Monday, August 23, 2010

Digressions on Thrifting

Are thrifty genes are inborn, or do our early experiences have more of an impact on whether we're splurgers or penny-pinchers when we grow up enough to have our own spending money? For some (like me, presently, with an unemployed partner), the thrill of the bargain hunt is mitigated by the downer of necessity, but for others there is just an excitement in digging for treasure and getting it at an amazing price.

http://www.flickr.com/photos/lizziehiggs/4475248395/

When I was a little girl, visiting my grandparents' summer place in the middle of nowhere Connecticut, my greatest joy came in trips to (what was to me, at the time) the most amazing place on earth: The Victorian House, a ramshackle old Painted Lady with an incredible series of rooms packed to the brim with every kind of knick-knack, kitchen item, old book, vintage fur, enormous carved highboy, broken doll, old postcard and vinyl record an estate sale could produce, plus a fabulous little squash-faced Pekingese who always manned the counter. I could amuse myself for hours in the costume jewelry or book section (here I found my first copy of Desiree and learned that my namesake was Napoleon's first love...) and spent many long hours tentatively brushing my fingertips over inlaid furniture and shining sterling tableware.

As the child of a single parent schoolteacher with conservative-- perhaps even 'tightwad'-- purse-strings, I also learned very early on that several hand-me-down or used-clothing-shop outfits were far superior to just one new outfit. It took me many years to release the resentment I felt at the time to be forced to be so much less fashionable than my (rather wealthy) peers, but I now realize that I learned skills that the girls whose mothers spent weekends in Bloomingdale's would probably never acquire (whether they'd ever have the financial necessity for such skills is another matter, but they say money can't buy happiness anyway, right?).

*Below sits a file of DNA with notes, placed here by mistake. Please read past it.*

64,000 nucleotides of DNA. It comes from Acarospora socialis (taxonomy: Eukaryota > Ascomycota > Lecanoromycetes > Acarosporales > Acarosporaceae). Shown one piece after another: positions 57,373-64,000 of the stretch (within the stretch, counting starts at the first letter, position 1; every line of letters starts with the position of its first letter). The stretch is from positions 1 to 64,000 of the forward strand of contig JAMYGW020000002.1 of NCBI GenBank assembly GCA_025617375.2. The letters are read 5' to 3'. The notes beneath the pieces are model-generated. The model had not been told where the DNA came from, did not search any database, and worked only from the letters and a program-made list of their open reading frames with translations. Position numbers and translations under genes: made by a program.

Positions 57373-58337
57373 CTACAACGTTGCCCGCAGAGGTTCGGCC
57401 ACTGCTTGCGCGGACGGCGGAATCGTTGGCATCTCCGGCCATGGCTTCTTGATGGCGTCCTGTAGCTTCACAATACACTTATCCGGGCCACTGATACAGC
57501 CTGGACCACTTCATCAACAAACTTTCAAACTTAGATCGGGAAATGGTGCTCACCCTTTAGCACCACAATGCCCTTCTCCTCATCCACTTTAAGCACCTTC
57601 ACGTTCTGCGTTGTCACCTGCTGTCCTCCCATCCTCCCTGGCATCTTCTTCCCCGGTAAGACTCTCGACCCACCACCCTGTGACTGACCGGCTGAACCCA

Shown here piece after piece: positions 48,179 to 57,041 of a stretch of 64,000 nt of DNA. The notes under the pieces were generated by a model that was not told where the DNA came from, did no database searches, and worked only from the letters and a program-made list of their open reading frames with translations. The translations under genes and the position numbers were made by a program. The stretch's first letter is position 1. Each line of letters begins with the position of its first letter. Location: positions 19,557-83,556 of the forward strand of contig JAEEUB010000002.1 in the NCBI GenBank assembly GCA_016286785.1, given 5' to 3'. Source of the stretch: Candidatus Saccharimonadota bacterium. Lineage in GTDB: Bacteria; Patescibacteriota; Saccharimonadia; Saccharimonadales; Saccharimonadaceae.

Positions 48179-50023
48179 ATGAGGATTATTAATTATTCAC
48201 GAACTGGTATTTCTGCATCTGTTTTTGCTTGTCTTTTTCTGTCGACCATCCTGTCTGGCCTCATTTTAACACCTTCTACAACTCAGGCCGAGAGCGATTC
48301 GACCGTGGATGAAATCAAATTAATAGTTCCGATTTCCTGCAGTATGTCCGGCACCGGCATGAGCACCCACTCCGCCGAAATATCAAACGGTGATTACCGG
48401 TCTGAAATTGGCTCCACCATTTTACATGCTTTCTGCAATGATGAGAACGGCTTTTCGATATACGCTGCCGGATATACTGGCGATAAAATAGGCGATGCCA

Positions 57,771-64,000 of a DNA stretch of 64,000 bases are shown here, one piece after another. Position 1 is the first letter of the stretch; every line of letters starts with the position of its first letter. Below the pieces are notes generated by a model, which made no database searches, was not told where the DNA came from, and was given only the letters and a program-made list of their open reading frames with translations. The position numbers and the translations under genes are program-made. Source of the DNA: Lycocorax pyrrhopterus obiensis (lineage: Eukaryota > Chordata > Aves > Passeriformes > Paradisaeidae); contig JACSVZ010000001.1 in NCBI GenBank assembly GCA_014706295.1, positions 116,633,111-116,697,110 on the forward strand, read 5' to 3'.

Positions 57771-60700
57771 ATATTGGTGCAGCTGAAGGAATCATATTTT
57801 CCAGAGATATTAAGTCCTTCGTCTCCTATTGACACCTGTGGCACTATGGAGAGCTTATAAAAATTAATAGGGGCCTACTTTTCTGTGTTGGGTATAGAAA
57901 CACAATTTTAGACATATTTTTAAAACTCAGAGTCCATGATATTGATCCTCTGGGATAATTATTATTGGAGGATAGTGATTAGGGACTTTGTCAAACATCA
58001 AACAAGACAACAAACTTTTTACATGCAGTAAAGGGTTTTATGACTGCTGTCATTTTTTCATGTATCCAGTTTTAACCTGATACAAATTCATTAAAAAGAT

I see homes decorated with the latest from Pier One and Crate and Barrel and it's not that they're not lovely, but it seems to me that they are entirely lacking in personality. There are no special items lovingly lifted off a dusty shelf and polished to reveal their beautiful potential; no fascinating old objects of dubious origin but obvious perfection for the room; nothing with any fond memories attached. In these beautiful, sterile places, no old friend would ever possibly inquire "but, my dear, where did you possibly find that stunning wicker sphere set displayed in that fruit bowl!?" No, indeed. Ditto for the latest Ann Taylor dress or Tiffany necklace. Cute, but anyone could put it on... I prefer a little inventiveness, a touch of the unique, which may take a bit of rooting to find, but I wouldn't have it any other way.

Tell us about your own thrifty roots!

1 comment:

  1. I love thrift and second hand stores with a passion. My husband despises them but has come to terms with my lifelong obsession. The unique pieces I've found have always received compliments, garnered attention and above all, SAVED CASH! I buy what I love, need, or can't live without and have never regretted a purchase. I can't say that about shopping at the big name stores.

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